It was the summer of 1966 and Beverly Foster of Portland, Oregon, was approaching a big birthday: She was about to turn 30. But she didn’t feel like celebrating.
It wasn’t aging that bothered Beverly. She had had psoriasis for more than 10 years and she was exhausted from the stress. Remember, this was 1966. Psoriasis was poorly understood, even by dermatologists. As for treatments, you could choose among creams, lotions and coal tar. There wasn’t much anyone could do for you beyond that.
Foster told her husband, Larry, that the one thing she wanted was to talk to other people with psoriasis. Larry dutifully placed an ad in the local newspaper on Aug. 29, 1966 (Beverly’s birthday), looking for just those people.
Beverly and the people who answered the ad enjoyed talking to each other by phone, so they met in the Fosters’ living room. When they outgrew that space, they met in restaurants, libraries and borrowed offices. They realized that they had a lot to learn about psoriasis, so they invited dermatologists to their meetings. They saw that almost no research was being conducted into this disease, so they started raising money for research. They formed the Psoriasis Society of Oregon and, in 1967, the National Psoriasis Foundation.
“For my part, this was a turning point,” Beverly wrote years later. “My disease was not just a handicap but also the reason for my taking a new lease on life. There were people I could help. I could do something!”
Beverly Foster and all the folks who stepped forward to help didn’t have many resources. But they had hope. They hoped to educate themselves, educate the public, advocate for fair treatment, and fund the research that would lead us, step by step, to a cure.
We’ve excelled in all of these areas, but especially in research. In 1987, NPF funded its first grant, and we haven’t looked back. In 2019, we awarded 41 grants totaling $2.8 million, including the PsA Diagnostic Test Grants. And we established two new funding opportunities for 2020: The Psoriasis Prevention Initiative and the Milestones to a Cure grant.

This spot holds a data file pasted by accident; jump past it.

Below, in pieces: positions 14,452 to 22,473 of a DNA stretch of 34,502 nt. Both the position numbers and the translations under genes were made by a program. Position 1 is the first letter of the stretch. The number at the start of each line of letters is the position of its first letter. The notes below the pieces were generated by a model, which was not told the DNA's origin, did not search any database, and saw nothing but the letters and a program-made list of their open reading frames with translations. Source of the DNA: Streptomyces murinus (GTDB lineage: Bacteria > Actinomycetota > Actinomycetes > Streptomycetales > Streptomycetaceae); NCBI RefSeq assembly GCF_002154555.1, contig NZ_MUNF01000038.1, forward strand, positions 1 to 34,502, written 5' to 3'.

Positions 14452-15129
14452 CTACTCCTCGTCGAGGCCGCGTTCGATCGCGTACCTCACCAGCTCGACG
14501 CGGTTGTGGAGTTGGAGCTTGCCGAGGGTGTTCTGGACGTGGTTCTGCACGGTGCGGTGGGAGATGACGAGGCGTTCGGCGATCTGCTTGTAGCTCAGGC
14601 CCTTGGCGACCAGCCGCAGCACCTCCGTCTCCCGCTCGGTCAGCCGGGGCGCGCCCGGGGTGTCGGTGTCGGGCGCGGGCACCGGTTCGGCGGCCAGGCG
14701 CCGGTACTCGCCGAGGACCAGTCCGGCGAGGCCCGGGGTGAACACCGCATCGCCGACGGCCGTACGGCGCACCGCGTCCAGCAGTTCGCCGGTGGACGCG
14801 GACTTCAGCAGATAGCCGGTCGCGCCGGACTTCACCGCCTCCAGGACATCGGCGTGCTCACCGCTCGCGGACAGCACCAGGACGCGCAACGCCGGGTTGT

Half a century later, we are living in the world our founders hoped to see.
Introducing Founders’ Week
To celebrate our history, in February 2020 we introduced Founders’ Week. Our goal was to build on the achievements of the past by raising the money we need to support our mission: to drive efforts to cure psoriatic disease and improve the lives of those affected.
Our first Founders’ Week included daily activities: you could download a free fact sheet on comorbidities, read a story about NPF-funded research and how it helps you, tell your lawmakers about the far-reaching impacts of psoriatic disease, meet people like you at a Team NPF event, and make a gift to help us find a cure.
While Beverly and the people she called her “telephone friends” were busy creating NPF, something amazing happened: they also created a community. Today, it’s our turn to build on their work and make this community even stronger. We hope you’ll join us.
Thank you to Dermarest® for supporting the inaugural Founders’ Week.